Tim Tebow poised in New York media pocket
FLORHAM PARK, N.J.
As they spoke on the phone in recent days, getting to know each other better as new teammates, Tim Tebow said Mark Sanchez gave him advice on all kinds of topics. Tebow shared one of them with more than 200 credentialed media at his news conference yesterday.
"He warned me about y'all," Tebow said with a smile.
Judging from his introduction, Sanchez needn't worry about Tebow's handling of the media. He was calm, charming and charismatic, dressed in a sleek gray suit with green shirt and tie. He didn't even need the crutch of an introduction or a team official to stand alongside him. He simply strode to the microphone, answered questions for about a half-hour without once getting tripped up.
If Tebow can command the locker room and the huddle the way he dominated his first public appearance as a Jet, it's Sanchez who should be warned, not the new guy.
Who is Sanchez to warn Tebow, anyway? He's never had a news conference moved into the Jets' fieldhouse because there were too many reporters. Not even Rex Ryan's introduction needed such a large venue. But that's what happened with Tebow Monday.
Sanchez may have a spotlight on him as a starting quarterback, but it's nothing like what Tebow has experienced in the last year with national magazine covers and profiles, not to mention the debate about the role his Christian faith plays -- and should or shouldn't play -- in his football achievements. Sanchez gets just a whiff of the scrutiny that Tebow has had to deal with. And Tebow deals with it well.
"Ultimately, I'm just going to be myself," Tebow said. "For me, it's not about changing anything, it's about being who I am and who I've always been. Just trying to be the same person."
There's little doubt he'll continue that. Tebow may be the Jet best prepared to handle Tebowmania. He may in fact be the only one. In their insistence that this is a football move and not a publicity stunt, the Jets might not be allowing themselves to understand just how huge a personality they have brought in.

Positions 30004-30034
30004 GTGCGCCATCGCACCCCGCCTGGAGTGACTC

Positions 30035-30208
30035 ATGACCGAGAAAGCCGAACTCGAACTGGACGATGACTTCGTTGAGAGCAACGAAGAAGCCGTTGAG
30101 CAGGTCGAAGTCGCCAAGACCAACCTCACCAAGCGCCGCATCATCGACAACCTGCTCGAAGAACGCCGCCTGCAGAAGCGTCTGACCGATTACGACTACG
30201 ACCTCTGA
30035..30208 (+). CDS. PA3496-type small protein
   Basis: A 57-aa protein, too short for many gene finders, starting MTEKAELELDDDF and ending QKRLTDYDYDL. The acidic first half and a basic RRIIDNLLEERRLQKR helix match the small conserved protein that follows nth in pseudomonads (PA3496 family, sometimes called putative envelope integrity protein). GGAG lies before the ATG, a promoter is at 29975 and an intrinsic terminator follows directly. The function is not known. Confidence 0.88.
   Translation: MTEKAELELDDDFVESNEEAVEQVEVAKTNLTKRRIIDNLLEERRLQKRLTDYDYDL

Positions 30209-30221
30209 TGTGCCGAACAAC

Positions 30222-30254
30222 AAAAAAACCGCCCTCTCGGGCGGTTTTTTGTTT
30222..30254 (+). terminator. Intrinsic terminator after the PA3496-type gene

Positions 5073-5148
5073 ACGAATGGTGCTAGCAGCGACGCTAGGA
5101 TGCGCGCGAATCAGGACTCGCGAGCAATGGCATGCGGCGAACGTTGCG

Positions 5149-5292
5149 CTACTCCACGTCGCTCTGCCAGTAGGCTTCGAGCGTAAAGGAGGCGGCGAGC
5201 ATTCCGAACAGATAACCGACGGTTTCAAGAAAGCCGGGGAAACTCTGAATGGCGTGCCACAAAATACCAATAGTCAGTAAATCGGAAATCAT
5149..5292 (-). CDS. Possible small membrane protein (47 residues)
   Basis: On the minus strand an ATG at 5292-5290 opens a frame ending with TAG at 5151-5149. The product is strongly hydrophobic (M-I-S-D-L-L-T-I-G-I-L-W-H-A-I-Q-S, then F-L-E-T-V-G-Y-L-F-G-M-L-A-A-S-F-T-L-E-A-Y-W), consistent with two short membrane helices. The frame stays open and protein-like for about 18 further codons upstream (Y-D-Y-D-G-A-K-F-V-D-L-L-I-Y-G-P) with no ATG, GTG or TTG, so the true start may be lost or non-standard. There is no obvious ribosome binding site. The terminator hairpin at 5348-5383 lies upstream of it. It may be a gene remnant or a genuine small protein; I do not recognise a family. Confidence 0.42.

Tebow's arrival may not be the biggest event in Jets history. Yet. But right now, it's the most compelling story the team has had. Bigger than "Hard Knocks." Bigger than AFC Championship Games. Bigger than Brett.
More eyes will be on them than ever before. Tebow brings in a non-football audience. It's a crowd he's used to handling, used to addressing, but one that is foreign to the Jets.
Twice in his news conference, Tebow joked that he was standing there in front of everyone only because "the guys upstairs" wanted him to do so. Tebow may not necessarily have wanted to be standing there; he just made it look that way.
Perhaps the most telling demonstration of Tebow's control of the situation came when he wasn't even in the room. A few minutes before he walked across the indoor football field to the microphone, an odd -- almost reverent -- hush fell across the assembled reporters.
This is just the opening of the circus that now will attach itself to the Jets all season. There were at least 30 cameras on risers aiming at Tebow Monday, not to mention just as many others recording images via shoulder units, hand-held cameras and smartphones. There were more than a dozen satellite trucks lined up outside the team facility, some arriving early in the morning for predawn stand-ups to trumpet Tebow's arrival.
Sanchez said Monday he's not worried about losing his starting job to Tebow. That's an easy question to answer in March. A few early-season interceptions from Sanchez and it could become difficult to defuse a potentially explosive situation.
Does Tebow have the tools to be the better quarterback? That's hard to say. Does he have the tools to better weather a quarterback controversy? At first glance, it certainly seems that way.